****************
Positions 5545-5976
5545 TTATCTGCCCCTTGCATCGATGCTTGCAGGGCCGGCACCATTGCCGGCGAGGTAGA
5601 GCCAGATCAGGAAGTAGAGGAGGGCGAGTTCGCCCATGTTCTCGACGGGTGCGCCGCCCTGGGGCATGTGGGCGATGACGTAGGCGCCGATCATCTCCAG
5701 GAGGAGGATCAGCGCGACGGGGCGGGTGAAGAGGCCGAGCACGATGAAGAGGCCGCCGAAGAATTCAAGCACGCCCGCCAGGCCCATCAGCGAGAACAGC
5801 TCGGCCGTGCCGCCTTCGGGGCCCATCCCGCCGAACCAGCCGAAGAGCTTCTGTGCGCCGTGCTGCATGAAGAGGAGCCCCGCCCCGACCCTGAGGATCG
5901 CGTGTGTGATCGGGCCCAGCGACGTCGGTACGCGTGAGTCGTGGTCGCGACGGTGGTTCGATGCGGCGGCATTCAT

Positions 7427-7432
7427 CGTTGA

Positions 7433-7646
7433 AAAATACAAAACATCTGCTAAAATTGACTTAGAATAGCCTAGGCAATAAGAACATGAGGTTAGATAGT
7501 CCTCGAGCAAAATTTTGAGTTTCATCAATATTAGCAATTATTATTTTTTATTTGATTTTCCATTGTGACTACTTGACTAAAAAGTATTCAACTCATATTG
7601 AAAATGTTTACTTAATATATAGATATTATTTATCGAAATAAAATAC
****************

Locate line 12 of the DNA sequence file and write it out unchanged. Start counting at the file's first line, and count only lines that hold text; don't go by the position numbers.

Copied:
7601 AAAATGTTTACTTAATATATAGATATTATTTATCGAAATAAAATAC